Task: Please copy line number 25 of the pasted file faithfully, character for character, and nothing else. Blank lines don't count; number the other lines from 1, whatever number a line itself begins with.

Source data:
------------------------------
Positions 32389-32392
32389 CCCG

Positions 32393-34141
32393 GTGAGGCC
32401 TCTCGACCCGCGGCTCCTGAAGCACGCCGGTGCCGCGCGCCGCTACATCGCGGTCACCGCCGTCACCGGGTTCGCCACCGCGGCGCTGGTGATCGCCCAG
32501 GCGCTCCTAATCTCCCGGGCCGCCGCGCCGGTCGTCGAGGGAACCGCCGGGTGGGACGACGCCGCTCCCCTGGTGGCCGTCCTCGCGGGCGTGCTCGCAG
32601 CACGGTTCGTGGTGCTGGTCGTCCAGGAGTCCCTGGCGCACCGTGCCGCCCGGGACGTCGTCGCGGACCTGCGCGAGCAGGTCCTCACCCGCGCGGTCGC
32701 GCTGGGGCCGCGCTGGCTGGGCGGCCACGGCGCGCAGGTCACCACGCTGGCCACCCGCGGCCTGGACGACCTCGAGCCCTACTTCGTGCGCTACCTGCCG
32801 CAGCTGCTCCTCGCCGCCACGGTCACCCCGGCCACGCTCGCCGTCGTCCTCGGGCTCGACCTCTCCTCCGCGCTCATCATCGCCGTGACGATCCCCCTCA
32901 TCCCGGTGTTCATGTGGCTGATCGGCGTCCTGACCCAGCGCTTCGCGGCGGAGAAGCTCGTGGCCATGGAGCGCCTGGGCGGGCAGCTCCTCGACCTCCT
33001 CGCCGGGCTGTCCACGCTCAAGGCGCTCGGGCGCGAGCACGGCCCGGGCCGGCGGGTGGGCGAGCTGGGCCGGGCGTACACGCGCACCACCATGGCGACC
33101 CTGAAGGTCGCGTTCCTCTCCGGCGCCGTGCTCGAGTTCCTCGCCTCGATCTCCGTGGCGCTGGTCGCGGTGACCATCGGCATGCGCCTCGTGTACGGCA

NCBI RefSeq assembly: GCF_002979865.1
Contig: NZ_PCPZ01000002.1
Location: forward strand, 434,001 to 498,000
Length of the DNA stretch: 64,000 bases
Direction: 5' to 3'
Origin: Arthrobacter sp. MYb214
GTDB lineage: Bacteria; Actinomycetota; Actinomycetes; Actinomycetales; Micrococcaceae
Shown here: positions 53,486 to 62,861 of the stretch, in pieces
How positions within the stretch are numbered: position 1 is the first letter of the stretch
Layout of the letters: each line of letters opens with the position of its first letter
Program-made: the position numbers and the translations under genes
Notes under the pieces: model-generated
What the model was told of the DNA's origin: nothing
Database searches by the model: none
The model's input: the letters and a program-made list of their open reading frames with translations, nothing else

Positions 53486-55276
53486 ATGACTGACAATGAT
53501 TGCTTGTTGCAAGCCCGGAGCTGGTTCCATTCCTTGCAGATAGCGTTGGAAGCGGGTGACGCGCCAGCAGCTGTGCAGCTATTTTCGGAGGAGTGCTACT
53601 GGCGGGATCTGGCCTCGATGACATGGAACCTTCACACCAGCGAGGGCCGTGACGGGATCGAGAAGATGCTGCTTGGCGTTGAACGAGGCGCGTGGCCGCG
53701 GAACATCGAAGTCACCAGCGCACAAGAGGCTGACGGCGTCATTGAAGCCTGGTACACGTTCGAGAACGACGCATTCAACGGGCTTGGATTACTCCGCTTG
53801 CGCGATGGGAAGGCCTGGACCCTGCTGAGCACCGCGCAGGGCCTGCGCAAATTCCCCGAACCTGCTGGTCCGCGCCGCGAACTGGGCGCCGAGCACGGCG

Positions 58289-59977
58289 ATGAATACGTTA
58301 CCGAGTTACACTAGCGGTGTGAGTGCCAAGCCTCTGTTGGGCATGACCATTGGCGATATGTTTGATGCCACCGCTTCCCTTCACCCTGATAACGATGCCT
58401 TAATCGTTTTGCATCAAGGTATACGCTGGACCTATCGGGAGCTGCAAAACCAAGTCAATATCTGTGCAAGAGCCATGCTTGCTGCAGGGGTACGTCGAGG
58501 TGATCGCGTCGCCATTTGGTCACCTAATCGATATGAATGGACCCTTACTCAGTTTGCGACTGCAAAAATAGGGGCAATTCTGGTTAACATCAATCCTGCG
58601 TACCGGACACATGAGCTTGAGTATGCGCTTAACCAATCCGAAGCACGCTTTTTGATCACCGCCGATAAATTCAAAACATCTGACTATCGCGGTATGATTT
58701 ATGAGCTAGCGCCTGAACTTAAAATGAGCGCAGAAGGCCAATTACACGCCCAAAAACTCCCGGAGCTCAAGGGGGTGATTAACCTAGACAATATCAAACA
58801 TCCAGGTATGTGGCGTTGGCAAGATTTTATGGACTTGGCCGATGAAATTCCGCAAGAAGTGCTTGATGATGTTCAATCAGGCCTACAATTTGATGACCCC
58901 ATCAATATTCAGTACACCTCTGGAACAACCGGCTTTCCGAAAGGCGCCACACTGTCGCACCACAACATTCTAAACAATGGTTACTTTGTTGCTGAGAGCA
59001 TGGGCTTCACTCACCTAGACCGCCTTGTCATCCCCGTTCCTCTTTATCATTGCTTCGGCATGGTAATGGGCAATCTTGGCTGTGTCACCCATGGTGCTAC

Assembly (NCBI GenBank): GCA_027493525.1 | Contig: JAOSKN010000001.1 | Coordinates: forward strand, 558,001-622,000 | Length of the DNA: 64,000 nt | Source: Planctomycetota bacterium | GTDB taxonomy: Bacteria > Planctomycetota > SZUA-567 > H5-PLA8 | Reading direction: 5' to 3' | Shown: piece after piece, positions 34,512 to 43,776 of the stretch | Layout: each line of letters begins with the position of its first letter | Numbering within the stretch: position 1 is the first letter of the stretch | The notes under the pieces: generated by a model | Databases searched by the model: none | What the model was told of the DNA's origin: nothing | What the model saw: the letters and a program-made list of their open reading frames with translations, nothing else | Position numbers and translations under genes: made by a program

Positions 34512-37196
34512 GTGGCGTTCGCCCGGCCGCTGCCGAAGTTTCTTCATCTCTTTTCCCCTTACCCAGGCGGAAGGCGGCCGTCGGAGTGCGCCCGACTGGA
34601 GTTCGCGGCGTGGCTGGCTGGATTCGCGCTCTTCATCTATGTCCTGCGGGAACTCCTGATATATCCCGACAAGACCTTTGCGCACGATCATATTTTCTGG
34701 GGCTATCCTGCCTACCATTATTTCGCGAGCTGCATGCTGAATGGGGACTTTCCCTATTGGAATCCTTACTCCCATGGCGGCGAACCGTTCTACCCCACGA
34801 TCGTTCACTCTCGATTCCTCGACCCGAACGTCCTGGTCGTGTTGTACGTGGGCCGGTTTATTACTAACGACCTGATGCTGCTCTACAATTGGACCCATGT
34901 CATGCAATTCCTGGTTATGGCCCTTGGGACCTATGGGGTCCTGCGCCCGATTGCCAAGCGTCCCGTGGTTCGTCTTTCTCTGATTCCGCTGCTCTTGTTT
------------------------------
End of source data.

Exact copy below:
What the model was told of the DNA's origin: nothing